Bend is a beautiful city.  My sister and her boyfriend brought me to the Astro Lounge for a cocktail, if for no other purpose than to prove to me that Bend is full of ridiculously attractive young men. I had to agree, but I also had a burning desire to scrub them with a Brillo pad. On my second day, we went to dinner at the Blacksmith. That the restaurant website notes that Conde Nast Traveler featured it as “one of the best new restaurant in the world” in 2004 is all they have to hold on to. That was in 2004. Everything about our waiter’s behavior suggested that he was either very high or very dim. My sister’s mixed drink was embarrassing, and so was the replacement. In the time that we sat with our menus and bad drinks, clearly ready to order, he visited with the table across from us twice. We shared a couple of underwhelming appetizers, and I ordered the Caesar and a lamb entree. I was the only one who liked my meal. I still can’t get over how awkward the server was, or how bad our mixed drinks were. I am quite certain I enjoyed my red zinfandel, however. It must have been a Ridge. Later that night, we were joined by a friend, who flew up at the last minute from Los Angeles to finish the weekend with us. We danced at the Grove and talked until morning. Awake and either hungover or still drunk, we ate brunch at the Victorian Cafe. My sister and I both had bloody marys and sausage gravy, and wow, they know what they’re doing.  Before I left, we all went to Smith Rock National Park.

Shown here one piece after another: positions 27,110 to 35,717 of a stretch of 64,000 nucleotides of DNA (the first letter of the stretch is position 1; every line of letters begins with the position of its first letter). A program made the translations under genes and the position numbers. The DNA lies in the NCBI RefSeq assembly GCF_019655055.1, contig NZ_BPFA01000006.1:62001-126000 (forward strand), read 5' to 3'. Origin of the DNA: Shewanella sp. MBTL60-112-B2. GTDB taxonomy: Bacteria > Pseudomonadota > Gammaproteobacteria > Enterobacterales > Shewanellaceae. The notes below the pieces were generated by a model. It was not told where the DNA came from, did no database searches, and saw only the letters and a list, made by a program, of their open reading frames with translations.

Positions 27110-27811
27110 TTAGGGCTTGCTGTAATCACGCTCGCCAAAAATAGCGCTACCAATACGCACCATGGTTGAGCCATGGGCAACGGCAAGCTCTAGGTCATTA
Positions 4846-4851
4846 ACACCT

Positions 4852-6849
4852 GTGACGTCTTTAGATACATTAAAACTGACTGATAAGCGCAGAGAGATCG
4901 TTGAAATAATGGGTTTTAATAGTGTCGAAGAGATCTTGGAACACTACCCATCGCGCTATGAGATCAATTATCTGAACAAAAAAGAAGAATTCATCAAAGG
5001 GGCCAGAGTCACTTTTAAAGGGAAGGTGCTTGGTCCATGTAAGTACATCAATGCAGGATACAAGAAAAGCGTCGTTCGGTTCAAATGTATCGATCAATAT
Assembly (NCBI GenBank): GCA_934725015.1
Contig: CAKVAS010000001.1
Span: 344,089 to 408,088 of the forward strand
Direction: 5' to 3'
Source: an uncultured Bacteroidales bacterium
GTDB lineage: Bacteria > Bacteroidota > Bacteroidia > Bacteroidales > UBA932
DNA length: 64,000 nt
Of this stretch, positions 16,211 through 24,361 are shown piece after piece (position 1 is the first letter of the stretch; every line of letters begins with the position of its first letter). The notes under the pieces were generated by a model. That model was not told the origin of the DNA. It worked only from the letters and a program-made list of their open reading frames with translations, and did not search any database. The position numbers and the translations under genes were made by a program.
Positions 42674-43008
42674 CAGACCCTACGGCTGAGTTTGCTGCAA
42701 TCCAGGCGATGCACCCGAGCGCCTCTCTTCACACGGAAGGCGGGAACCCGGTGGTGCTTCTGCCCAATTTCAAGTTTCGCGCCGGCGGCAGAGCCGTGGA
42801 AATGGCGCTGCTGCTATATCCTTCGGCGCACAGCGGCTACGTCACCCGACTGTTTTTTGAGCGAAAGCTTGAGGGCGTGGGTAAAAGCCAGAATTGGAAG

Pearl Street walking mall– about 6pm.

A moose!  It’s installation art; don’t worry.  Real meese are much bigger.

Inside the Walnut Brewery.  Notice the vats of beer brewing.

Downtown Denver!

A sliver of a mountain view between high-rises.

I thought this was quite beautiful– the church between high-rises.

A photographer was taking snapshots when I happened to pull up.  He gave me a personal photo shoot!

A warm holiday welcome from Golden, Colorado.

Tap the Rockies!  Coors Brewery, Golden, Colorado.

Redmond’s airport.

My sister and co. at Smith Rock.

And me.